A new police social worker program in McHenry County is the result of the county’s efforts to increase shared services among local governments.
Social workers in the new program will support police officers during mental health-related calls. They will connect residents to resources, follow up with cases and clients, and provide consultation to officers across the county.
ON TO 2050, the region's comprehensive plan, encourages local governments to pursue more service-sharing partnerships. The McHenry County Coordinated Investment Study recommended ways to pursue more service-sharing partnerships and other forms of intergovernmental coordination, such as joint purchasing. These arrangements can help local governments increase efficiency, improve quality, and expand access to services.
The new police social worker program is an example of such collaboration.
“This is a first-of-its-kind partnership between a county and municipalities. The program is extremely helpful for our smaller communities who do not have the staff or resources to have their own police social worker,” said Chalen Daigle, McHenry County’s shared services coordinator. “The county's most vulnerable residents or those experiencing mental health crises will be better served.”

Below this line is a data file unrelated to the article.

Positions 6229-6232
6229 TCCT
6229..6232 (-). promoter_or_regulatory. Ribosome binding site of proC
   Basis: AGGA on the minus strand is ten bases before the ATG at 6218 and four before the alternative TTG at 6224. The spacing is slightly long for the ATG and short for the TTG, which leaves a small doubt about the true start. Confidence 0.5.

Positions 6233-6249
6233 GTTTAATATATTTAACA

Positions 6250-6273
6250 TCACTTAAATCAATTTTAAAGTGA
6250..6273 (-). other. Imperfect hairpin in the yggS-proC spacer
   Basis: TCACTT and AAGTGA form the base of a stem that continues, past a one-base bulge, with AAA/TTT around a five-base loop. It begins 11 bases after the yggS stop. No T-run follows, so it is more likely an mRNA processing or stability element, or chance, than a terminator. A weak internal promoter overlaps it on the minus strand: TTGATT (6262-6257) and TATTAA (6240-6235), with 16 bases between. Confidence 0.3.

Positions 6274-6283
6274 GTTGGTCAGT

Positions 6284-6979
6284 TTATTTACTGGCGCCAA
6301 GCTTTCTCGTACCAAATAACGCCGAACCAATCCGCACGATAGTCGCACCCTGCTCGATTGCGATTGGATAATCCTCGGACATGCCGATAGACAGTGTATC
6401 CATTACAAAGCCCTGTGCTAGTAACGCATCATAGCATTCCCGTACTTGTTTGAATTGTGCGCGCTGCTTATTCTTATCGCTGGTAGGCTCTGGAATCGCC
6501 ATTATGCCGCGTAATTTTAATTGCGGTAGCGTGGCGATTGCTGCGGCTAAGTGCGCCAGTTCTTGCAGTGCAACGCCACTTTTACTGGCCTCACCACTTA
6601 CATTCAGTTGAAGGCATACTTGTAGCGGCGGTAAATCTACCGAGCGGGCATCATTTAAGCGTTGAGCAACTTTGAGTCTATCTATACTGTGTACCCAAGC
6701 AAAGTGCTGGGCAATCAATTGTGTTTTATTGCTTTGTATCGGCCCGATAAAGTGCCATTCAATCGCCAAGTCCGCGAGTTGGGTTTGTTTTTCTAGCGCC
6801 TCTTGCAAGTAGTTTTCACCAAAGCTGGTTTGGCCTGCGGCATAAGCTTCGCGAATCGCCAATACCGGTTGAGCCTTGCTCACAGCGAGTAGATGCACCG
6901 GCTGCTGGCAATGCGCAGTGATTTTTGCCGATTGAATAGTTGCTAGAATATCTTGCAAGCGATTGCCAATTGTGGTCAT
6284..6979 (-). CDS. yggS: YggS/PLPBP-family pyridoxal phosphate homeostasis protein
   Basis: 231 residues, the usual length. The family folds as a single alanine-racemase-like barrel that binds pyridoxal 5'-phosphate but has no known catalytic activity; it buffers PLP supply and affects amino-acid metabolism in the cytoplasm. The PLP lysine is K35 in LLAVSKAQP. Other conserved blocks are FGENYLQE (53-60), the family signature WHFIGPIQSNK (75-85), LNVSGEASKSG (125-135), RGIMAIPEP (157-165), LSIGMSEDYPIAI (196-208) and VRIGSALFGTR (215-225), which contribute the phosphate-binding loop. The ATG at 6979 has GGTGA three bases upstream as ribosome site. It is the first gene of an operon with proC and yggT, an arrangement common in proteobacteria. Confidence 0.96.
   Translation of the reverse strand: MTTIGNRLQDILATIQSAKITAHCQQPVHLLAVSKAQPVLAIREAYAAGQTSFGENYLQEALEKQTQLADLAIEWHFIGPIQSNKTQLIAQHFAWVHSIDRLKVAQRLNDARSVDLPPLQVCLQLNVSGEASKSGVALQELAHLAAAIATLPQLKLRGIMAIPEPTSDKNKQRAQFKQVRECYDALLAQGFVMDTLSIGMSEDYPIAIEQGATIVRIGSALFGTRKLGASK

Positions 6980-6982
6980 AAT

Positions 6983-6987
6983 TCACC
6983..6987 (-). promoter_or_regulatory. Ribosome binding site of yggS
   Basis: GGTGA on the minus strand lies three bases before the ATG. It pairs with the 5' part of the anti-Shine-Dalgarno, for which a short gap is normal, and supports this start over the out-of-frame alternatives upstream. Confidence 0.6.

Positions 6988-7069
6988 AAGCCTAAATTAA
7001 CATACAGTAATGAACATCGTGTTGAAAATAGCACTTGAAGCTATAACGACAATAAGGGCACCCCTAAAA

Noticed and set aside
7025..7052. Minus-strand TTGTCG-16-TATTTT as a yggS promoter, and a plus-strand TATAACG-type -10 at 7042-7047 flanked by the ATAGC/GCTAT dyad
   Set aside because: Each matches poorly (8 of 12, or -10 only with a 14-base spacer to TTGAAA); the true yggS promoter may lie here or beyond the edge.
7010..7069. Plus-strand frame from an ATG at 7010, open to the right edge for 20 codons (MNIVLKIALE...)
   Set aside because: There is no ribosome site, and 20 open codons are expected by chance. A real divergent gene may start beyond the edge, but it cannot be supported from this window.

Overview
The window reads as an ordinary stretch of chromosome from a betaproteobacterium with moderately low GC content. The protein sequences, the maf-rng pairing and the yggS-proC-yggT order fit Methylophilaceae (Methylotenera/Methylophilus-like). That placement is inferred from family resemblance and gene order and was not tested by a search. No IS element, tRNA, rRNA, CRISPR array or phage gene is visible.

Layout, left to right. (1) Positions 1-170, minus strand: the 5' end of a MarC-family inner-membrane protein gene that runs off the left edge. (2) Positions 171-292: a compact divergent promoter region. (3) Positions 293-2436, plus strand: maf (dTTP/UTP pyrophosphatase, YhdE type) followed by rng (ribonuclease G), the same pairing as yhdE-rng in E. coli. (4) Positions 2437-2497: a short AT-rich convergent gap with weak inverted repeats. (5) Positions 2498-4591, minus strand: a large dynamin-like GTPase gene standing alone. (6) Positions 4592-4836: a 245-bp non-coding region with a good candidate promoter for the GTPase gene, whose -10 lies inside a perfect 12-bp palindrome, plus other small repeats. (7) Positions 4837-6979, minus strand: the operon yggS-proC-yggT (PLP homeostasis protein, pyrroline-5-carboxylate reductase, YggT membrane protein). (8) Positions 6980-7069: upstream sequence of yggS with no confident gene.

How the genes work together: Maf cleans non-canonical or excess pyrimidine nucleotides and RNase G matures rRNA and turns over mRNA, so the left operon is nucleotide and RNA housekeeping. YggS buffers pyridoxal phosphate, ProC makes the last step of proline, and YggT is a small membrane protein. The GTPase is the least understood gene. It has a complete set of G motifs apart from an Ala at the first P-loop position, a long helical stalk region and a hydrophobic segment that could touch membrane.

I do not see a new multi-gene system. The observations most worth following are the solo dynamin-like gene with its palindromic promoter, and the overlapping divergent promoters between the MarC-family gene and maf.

The creation of the coordinator position was a key recommendation of the McHenry County Coordinated Investment Study. The study, published in early 2021, was supported by the Chicago Metropolitan Agency for Planning (CMAP)’s technical assistance program. More than 40 local government units, including municipalities and special districts, provided feedback to inform the study. The study received a 2021 Achievement Award from the National Association of Counties.
“Developing the McHenry County Police Social Worker Program is a true success of the study and what it was intended to do,” Daigle said.